US 7131679 B1
A sling for a fire extinguisher or other tubular equipment comprises a generally tubular body made of bodily flexible webbing crossing at connected intersections. The bottom of the tubular body is made of the webbing intersecting at, and radiating from, a common point. The tubular body provides a plurality of looped ends for attachment to a hoist line. A resilient rubber plate rests on the bottom of the tubular body and provides a cushion for the fire extinguisher and prevents the webbing from spreading to an extent where the fire extinguisher might fall through.
1. A combination sling and fire extinguisher wherein the fire extinguisher comprises a tubular exterior and a bottom, the sling comprising a closed bottom, open top tubular body of bodily flexible webbing crossing at connected intersections, at least two looped extensions extending upwardly from the open top for securement to a hoist line and a structural bottom wall, independent of the closed bottom, received in the tubular body for supporting the fire extinguisher and preventing the webbing on the bottom from spreading, the structural bottom being loosely received in the tubular body adjacent the closed bottom, the fire extinguisher bottom abutting and being supported directly on the structural bottom and there being no solid material between the exterior of the fire extinguisher and the flexible webbing of the tubular body.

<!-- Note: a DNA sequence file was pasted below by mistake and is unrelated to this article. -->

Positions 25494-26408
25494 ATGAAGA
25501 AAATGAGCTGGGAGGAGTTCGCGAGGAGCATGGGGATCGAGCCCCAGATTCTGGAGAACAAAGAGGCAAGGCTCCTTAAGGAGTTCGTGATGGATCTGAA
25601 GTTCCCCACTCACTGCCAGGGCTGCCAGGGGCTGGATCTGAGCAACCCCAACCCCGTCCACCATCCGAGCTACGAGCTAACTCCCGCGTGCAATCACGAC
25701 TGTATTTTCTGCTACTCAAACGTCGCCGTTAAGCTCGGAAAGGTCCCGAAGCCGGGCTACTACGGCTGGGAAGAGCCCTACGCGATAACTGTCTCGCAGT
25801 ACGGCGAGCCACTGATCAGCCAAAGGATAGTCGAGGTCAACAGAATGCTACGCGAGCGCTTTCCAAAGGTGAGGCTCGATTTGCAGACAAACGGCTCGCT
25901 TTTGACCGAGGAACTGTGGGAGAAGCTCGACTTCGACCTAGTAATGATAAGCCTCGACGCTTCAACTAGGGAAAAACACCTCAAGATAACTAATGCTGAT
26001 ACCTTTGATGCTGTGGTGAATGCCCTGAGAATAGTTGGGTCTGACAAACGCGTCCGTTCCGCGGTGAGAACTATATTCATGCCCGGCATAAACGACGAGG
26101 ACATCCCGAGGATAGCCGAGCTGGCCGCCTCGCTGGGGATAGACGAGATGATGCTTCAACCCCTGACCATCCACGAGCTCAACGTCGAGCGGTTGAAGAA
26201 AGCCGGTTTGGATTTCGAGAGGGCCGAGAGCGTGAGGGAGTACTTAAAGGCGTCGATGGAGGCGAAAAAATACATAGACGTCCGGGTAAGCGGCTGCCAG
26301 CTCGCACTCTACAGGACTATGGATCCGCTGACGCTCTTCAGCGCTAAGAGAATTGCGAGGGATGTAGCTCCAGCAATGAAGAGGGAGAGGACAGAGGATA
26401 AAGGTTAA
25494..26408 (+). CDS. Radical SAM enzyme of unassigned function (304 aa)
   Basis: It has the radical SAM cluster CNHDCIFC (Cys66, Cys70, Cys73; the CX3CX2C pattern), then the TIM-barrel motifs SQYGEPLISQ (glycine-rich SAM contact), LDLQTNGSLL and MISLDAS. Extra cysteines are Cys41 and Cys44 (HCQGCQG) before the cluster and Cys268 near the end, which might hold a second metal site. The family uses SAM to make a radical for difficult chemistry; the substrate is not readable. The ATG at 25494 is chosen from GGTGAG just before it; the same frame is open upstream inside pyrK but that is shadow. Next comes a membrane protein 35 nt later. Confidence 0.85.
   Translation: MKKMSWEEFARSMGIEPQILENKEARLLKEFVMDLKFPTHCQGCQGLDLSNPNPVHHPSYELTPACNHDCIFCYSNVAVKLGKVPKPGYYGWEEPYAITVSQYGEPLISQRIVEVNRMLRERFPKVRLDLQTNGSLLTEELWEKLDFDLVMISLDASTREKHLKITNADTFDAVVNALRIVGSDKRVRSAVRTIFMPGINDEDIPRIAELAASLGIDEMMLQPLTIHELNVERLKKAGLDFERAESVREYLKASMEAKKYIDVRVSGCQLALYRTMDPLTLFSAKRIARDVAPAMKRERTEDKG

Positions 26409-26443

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During major maintenance operations at refineries and chemical plants, it is often necessary for workers to enter and work inside tall generally cylindrical structures, known as vessels. These vessels typically are reactor vessels such as catalytic crackers, separation vessels such as crude units and the like. Because there is a substantial fire hazard inside the vessels, it has become common practice to provide a worker, called a fire watch, whose responsibility is keeping a lookout for fires and providing a first response in the event of a fire. The fire watch is equipped with an industrial sized fire extinguisher which must be delivered to the location where work is being conducted.
Because these type vessels are often quite tall, equipment such as industrial sized fire extinguishers are typically delivered by the hoist line of a crane or winch unit. In the past, a fire extinguisher was simply tied to a flexible line and hoisted to its desired location. Because a fire extinguisher has no obvious connections for a hoist line and because the workers on the ground tying the hoist line to the fire extinguisher have little or no experience in this exact problem, it is little wonder that fire extinguishers are periodically dropped during the hoisting operation. One can imagine the dangers in dropping a 50–100 pound load from great heights.
Disclosures of some interest relative to this invention are found in U.S. Pat. Nos. 2,440,712; 3,116,948; 3,351,371; 3,870,358; 5,645,129 and 5,816,331.